After breakfast we'll make our way to the National Museum, starting here we can begin to understand the civilisations that have shaped Lebanon. The museum is located at the end of the Green Line, this line divided the city during the civil war and for those 15 years the museum was closed, its facade suffering serious damage throughout the conflict. Thousands of artefacts are on display including sarcophagi from the Phoenician period to ornate mosaics from the Roman city of Baalbek. Moving further down the Green Line we'll visit Martyrs Square and the Mohammad Al Amin Mosque. The mosque resembles the Blue Mosque in Istanbul and it's minarets stand at 65 metres tall making it a very useful navigation tool! Much of the city has been rebuilt since the war ended but there are plenty of reminders of the 15 year civil war that Lebanon lived through, we'll pass the bullet-ridden Holiday Inn which still stands, with talks of demolishing the building or preserving it still taking place. Walking along the Corniche is a must when in Beirut, and we'll join locals drinking strong, sweet coffees as we go. With the sea to one side you can take stop, take in the city landscape and start to understand how the city was divided during the war and how the regeneration projects have created modern-day Beirut. Our hotel is based in the Hamra neighbourhood and was used as a base for worldwide journalists covering the war. Before dinner tonight we'll take a drink in the bar and understand a little more about what life was was like in Beirut between 1975 and 1990.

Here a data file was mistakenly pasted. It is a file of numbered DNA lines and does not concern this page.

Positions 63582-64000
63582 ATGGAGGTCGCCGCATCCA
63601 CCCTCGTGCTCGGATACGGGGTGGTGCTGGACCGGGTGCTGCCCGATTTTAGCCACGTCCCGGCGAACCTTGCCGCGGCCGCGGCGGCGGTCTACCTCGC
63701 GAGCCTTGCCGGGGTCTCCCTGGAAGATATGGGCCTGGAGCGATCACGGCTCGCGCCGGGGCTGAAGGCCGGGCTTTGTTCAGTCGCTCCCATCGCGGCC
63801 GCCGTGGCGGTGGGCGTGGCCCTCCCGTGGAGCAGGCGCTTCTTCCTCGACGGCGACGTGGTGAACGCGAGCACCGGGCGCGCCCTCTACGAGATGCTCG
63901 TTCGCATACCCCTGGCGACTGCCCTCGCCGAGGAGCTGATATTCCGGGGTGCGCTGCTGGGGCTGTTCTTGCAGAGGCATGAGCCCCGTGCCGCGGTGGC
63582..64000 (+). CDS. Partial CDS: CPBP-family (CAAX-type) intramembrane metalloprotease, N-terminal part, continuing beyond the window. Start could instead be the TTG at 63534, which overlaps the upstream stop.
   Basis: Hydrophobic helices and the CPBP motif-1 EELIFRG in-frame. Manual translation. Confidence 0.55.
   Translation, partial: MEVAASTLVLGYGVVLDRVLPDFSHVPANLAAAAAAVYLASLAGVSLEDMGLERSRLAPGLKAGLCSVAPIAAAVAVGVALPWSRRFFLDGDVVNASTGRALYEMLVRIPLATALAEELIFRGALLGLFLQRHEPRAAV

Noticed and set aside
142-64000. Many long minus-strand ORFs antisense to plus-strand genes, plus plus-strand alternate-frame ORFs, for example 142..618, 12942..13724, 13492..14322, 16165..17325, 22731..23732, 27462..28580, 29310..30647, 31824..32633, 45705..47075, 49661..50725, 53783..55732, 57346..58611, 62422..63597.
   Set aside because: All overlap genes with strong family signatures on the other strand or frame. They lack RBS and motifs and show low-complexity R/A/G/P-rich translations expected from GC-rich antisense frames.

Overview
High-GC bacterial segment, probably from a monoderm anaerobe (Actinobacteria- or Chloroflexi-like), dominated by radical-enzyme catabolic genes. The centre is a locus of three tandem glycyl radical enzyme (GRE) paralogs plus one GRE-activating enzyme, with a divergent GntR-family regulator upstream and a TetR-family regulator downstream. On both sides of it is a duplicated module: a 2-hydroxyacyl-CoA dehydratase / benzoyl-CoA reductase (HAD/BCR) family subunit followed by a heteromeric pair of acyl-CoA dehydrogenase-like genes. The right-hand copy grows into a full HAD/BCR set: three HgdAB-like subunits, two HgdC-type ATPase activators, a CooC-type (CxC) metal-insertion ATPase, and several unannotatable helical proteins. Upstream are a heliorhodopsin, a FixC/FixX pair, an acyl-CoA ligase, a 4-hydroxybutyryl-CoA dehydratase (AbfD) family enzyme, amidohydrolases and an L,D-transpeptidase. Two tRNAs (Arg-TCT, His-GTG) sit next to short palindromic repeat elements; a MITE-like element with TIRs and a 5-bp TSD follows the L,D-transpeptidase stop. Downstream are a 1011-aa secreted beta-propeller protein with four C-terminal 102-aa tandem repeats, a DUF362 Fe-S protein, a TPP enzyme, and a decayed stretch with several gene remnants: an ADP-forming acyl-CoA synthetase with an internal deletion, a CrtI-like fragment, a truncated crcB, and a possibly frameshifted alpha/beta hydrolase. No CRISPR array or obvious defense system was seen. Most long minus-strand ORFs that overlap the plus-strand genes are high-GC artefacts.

This morning we'll leave the city and drive south to Sidon. Once an important trade port on the Phoenician sea route, Sidon is now a busy seaside city, where remnants of its ancient past can be found at every turn. We'll start at Qalaa al-Bahr, a defence sea castle built in 1228 by the crusaders. The castle is a great display of how each civilisation built on the previous one, with Roman ruins used by the Crusaders to add support to the walls, then the Ottomans arriving and building a mosque on the west wall of the castle. We'll explore the souk and the renovated khans, including Khan al-Franj which dates back to the 17th century and once operated as an 'inn for foreigners', offering lodgings for many the merchants and traders that travelled through on the way to Mediterranean. There are many good spots to eat in Sidon and we'll have lunch here by the coast before moving inland to the Chouf area of Lebanon. Our base for tonight is the sleepy village of Deir Al-Qamar, set on a hilltop looking down towards the coast it is a great place to relax watch the sunset.